A key partner for Alterna has been Backbase, one of the premier UX interfaces for mobile and web, with which the company enjoys “a phenomenal relationship”. “Our partnership with Backbase has helped us to form an understanding of how to develop a more dynamic digital and online front-end,” says Paterson. Backbase’s widget concept provides a holistic digital channel platform that supports the evolution of specific products and services, and allows businesses to be part of an ecosystem that drives digital operability. Through the partnership, Alterna will deliver the first multi-tenanted instance of Backbase in Canada. “Backbase really understands the importance of the cooperative system in Canada, and has really openly partnered with the credit union space here to allow us to accelerate our digital capabilities,” says Paterson.

Meanwhile, Sensibill is a domestic Canadian fintech transforming the way businesses and consumers deal with receipts. “They’ve taken what a lot of people would view as a non-tech category and developed it into a real value-added solution.” Alterna has branded Sensibill’s solution for its own members as MyReceipts. “It allows you to keep track of your spending,” explains Paterson. “Whether you’re a small business owner or an individual consumer, you have the ability to digitally capture any receipt for any of your purchases through your smartphone’s camera.” Paterson enjoys a long-standing relationship with founder Corey Gross, who he came into contact with through various Money20/20 and Finovate conferences – together, the pair are working to evolve and develop Sensibill’s solutions. “Corey has worked with us on an endless cycle of feedback and support,” he comments. “We view him as a great Canadian success story.”

Alongside innovative startups, reliable global organizations such as software provider Salesforce are also key in helping Alterna build scale. “The Salesforce ecosystem allows us to be bigger than we are,” Paterson explains. “It allows us to plug in partners at a much easier rate. When we developed Canada’s first digital mortgage, we tried to enrich our understanding and knowledge of our members and customers – Salesforce was a great agile partner with an endless series of tools.”

In addition, Salesforce was able to help Alterna connect with other companies. “We were able to have conversations with those peers about their digital journeys,” says Paterson. The relationship with Salesforce serves to highlight how businesses look for more than just a piece of software from their partners. “Technology in and of itself isn’t the end state. The ability to get access to thought leaders, an ecosystem that will be co-developed by hundreds if not thousands of individuals across the globe, and to be able to see where they’re going in the future – you can’t put a price on that.”

A digital culture

“When we started talking about going digital and building out the bank globally, you naturally worry that people will be concerned about leaving the legacy business behind. Within our organization, there was actually extreme excitement,” Paterson reflects. “Our employees saw this as a great way to stay relevant.” Alterna has gone to great lengths to develop a positive and forward-thinking culture among its staff, celebrating such wins in 2019 as being named one of National Capital Region’s Top Employers (in Ottawa), and scooping the Platinum level status on the Aon Best Employer list.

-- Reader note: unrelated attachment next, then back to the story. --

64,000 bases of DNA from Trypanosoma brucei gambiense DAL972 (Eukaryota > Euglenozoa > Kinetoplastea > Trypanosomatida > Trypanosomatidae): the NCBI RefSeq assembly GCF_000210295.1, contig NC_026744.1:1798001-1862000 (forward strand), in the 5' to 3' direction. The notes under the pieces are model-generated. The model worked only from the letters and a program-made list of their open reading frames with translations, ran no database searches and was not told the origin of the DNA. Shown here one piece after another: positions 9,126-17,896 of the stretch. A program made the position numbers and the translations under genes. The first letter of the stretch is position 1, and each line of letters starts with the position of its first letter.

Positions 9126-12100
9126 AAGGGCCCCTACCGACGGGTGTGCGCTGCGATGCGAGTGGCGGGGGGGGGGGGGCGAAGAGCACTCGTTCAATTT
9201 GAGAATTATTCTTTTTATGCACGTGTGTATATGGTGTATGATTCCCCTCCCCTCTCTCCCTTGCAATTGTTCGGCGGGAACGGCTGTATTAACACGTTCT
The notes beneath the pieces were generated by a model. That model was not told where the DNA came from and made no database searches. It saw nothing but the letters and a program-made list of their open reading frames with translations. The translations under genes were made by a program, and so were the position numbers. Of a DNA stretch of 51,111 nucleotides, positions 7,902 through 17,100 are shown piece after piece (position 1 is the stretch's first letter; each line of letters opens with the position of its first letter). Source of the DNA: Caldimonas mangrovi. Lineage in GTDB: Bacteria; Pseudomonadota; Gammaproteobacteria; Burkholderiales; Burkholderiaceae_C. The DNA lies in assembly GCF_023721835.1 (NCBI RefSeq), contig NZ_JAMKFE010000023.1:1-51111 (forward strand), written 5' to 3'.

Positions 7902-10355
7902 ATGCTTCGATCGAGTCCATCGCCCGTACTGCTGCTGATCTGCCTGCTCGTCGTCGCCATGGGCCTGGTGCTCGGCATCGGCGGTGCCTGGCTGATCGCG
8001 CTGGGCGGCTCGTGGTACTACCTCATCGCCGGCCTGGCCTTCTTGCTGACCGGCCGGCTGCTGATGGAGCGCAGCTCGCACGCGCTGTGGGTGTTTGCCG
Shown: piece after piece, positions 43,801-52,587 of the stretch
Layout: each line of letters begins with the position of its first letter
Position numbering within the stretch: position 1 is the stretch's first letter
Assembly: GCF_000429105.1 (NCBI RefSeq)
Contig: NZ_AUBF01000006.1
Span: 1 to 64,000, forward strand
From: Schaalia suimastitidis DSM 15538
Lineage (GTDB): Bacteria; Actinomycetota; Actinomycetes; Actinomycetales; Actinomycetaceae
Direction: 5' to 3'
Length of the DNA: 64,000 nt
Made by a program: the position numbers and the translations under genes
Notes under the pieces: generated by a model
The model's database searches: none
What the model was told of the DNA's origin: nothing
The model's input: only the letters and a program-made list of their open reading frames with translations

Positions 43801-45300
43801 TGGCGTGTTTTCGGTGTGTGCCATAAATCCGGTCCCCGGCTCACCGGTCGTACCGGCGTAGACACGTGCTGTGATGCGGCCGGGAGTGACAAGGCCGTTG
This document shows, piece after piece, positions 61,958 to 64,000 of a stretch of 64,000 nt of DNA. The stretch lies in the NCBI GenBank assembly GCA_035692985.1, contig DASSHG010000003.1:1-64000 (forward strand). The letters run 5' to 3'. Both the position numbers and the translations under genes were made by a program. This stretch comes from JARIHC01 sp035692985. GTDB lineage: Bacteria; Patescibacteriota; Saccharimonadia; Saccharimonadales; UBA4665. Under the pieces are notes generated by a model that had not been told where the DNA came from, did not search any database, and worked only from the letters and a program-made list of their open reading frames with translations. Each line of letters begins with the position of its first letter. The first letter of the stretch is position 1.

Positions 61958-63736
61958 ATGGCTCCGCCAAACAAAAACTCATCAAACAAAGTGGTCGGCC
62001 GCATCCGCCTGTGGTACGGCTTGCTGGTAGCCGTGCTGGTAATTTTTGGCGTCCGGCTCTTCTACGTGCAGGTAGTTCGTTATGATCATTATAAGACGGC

Paterson is also keen to highlight the impact of technology in the office. “We’ve gone through digital training and education for all our staff – now, they can learn on a mobile device anywhere at any time. We’ve changed the physical aspects, moving people into open, tribe-like settings of working with their fellow team members, building in electronic desks so they can elevate work surfaces at different times of the day.” The CEO is also keen to highlight the positive impact social media has had on his staff, making himself available to answer questions on Twitter – even on weekends. “It makes everyone feel good that when they have a question, they can ask it, and they’re going to get an authentic, honest response.”

Building on success

Having unlocked the cannabis market, developed the first digital mortgage and scooped a plethora of awards, Alterna shows no signs of slowing down. Over the coming months and years, the bank will continue to transform the way it serves its customers. “The big focus for us going forward is to really build out our CRM capability so we can create more intimacy. Then we want to deliver better content. We want to improve on the digital dialogue that can happen with the customer in terms of chat capability.”

The bank will also remain true to its strong principles throughout its journey, striving to have honest conversations with customers. “It’s not so much how much debt you can afford, but having the right amount of debt so you can live your life,” Paterson emphasizes. “We don’t want you to take out the biggest mortgage you qualify for if that means you can’t take the family on vacation, care for a loved one or buy your kids their new bikes.” Despite – or perhaps because of – technology transformation, this is something that won’t change. “We want to have that conversation with you digitally.”